Archive for ‘Difficult Relationships’

December 3, 2020

He wants to see his daughter

by Rod Smith

“My husband – second marriage for him and my third marriage – after three years of marriage is starting to go against something he committed to in the early days of our relationships. His adult daughter is a very controlling woman, always looking for money. He promised he’d have nothing to do with her if we got married. I have found out he is having contact with her and wants to meet his grandchildren. He has kept this secret from me – starting to be in touch with her – and I am very upset.” (Edited for brevity and clarity)

You can hold your husband to his marriage vows – the ones you exchanged at the wedding – and those alone. Asking a man to have no contact with his adult children (or grandchildren) is to ask what is “outside” of your realm of reasonable expectation. His relationship with his daughter precedes his relationship with you. In that sense it is none of your business and never will be. You married a man with a daughter. You knew that going in. While his daughter may indeed be “a very controlling woman” I trust that you will be able to see that you are trying to exercise control over matters that are beyond your reach.   

November 30, 2020

To the matrics in South Africa

by Rod Smith

To the men and women finishing up their matric examinations within the next two weeks. 

I want you to know the expectations placed upon you far exceed anything I have seen in any school system in the USA. 

You are indeed privileged. 

The quality of your instruction and the examination of your knowledge will stand you in good stead no matter how arduous it may feel right now, days from the end.

Please think on these things:

  • No matter what you become, may generous, kind, and thoughtful be words always used to describe you. If you are going to be a doctor, lawyer, teacher, artist, scientist, entrepreneur, nurse, be generous, kind, thoughtful while you are at it. Jerks abound. Don’t be one of them. 
  • No matter what, may you also become an expert in your own behavior and respect how your behavior impacts those in your immediate influence and those whom you may never know or meet. Understand and use your power for good. You will be amazed at the good you can leverage.
  • No matter what you become may you learn the power of sound financial management. If you play your cards right (and I don’t mean credit cards) you have enough years ahead to be financially sound and financially independent by the time you are 40 – and be generous, kind, and thoughtful while you are at it.  
November 27, 2020

Watch what you hoard

by Rod Smith

The Mercury / Friday

Have you heard about the woman who left a town because people were unfriendly?

When pushed the she said the place was full of angry, judgmental people, just like the churches she’d also left.

She left the next town and church, and this time the book club, too.

Same reasons.

The woman got a return on her resentments.

She got back what she put out. Nothing wrong here. Works without fail.

You and I don’t get to escape this.

We get what we look for, find what our eyes are trained to find. Our lenses are shaped by what’s locked in our heads, hearts, souls. We trip over, time and again, what we accumulate.

You may have noticed that our beings (brains, hearts, souls) are wired to provide a rather complex backdrop of experiences to our every encounter and every context. It doesn’t take much information – or the lack of it – for what Freud dubbed projection to run its course.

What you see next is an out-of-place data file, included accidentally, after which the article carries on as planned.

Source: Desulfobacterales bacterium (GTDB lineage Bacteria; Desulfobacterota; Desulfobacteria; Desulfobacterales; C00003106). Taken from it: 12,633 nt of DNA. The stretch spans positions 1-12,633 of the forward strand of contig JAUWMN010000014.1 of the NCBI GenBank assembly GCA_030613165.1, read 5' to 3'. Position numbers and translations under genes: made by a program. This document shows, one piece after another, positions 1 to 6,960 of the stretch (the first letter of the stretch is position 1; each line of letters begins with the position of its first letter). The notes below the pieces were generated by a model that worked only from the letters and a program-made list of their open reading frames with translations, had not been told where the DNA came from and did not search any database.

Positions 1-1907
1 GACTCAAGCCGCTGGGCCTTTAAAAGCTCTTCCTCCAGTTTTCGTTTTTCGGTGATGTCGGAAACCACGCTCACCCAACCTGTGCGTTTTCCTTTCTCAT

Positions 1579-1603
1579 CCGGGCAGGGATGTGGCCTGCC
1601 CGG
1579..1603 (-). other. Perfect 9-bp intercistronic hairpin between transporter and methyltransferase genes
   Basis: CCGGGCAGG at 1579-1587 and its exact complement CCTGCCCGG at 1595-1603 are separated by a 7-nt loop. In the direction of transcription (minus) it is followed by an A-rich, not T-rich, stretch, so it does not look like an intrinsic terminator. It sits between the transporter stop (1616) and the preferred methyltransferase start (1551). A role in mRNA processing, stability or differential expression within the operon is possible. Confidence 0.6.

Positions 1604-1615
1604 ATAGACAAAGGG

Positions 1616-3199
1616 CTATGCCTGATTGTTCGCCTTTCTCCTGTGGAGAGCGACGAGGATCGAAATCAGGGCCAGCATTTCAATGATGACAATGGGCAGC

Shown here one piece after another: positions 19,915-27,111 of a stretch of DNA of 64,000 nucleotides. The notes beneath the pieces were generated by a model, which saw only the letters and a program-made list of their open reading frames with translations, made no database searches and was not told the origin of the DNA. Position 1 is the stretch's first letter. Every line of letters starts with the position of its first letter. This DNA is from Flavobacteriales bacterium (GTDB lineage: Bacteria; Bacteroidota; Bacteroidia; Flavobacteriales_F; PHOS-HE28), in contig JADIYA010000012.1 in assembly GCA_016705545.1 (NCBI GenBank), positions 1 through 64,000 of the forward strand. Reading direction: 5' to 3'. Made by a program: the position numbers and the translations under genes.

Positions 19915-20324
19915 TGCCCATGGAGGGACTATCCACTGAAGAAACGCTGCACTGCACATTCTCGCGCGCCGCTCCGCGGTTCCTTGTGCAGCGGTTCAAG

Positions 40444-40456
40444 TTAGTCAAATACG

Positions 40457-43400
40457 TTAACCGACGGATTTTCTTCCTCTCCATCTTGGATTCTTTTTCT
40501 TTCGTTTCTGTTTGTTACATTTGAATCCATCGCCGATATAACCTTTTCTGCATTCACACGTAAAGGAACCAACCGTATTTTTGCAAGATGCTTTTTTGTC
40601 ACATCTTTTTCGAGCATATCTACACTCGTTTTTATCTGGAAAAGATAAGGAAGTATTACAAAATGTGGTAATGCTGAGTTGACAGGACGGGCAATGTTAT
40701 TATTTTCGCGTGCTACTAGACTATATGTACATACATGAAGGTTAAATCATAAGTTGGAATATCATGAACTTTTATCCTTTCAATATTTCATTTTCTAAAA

Our dislikes, hates, are banked, vaulted in complex passageways and troves deeply within us. And yet, in an instant, a mere phrase, a whiff of scent, a vague facial likeness met in a “new” person can unlock our depths only to spew all manner of emotions, resentments, prejudices.

“Where did that come from?” an observer may legitimately ask.

It’s a return on resentment.

Watch what you hoard.

I’ll try to do the same.


November 22, 2020

Holding onto yourself

by Rod Smith

Step 1 in every exchange, crises, debate, large or small – significant or insignificant – is to hold onto yourself. This means to be deliberate, thoughtful, and to behave in accordance with your long-held values and integrity. 

Knee-jerk responses, off the cuff “decisions,” doing or saying the first things that come to mind are seldom helpful. Reactive impulses and their ramifications are probably not going to pay-off well for you in the long term even if they are impressive to you and to an observer or two in the immediate. (“Wow, I am impressed how you you let him have it!”)

Letting go of who you are, or “losing yourself” – I will remind you that all analogies are faulty – is somewhat like having a loose ball in rugby and in a flash the outcome is up for grabs. 

The power shifts and the outcome changes the moment you lose yourself – and it will seldom be in your long-term favor.

But, holding onto yourself is seldom successfully done without thoughtful preparation, a life-style of such living. Holding onto yourself in a crisis – mini or large – comes from doing so when you are not in one. It’s a frame-work of operation. It is developed in the mundane, the totally inconsequential. It is practiced day-to-day in the “little” things so it becomes a life-style when the consequential is on the line. 

November 18, 2020

If you’re alive…..

by Rod Smith

I would suggest that if you are a living breathing person you will be challenged with all of the following at least a few times every 24 hours. 

I hope you meet the challenges and come out on top. 

In the event you do not, well, as I tell myself, life has a way of giving people fresh opportunities and one can always try again tomorrow:  

The temptations: 

  • To compromise your integrity for popularity, profit, or the semblance of peace.
  • To spend more money than you can afford on things you do not need
  • To be quiet when it is time to speak and to speak when it is time to be quiet..
  • To appear to be listening when someone is talking.
  • To ask questions without listening to the answers.
  • To eat more than you need and waste food a hungry person would crave to enjoy.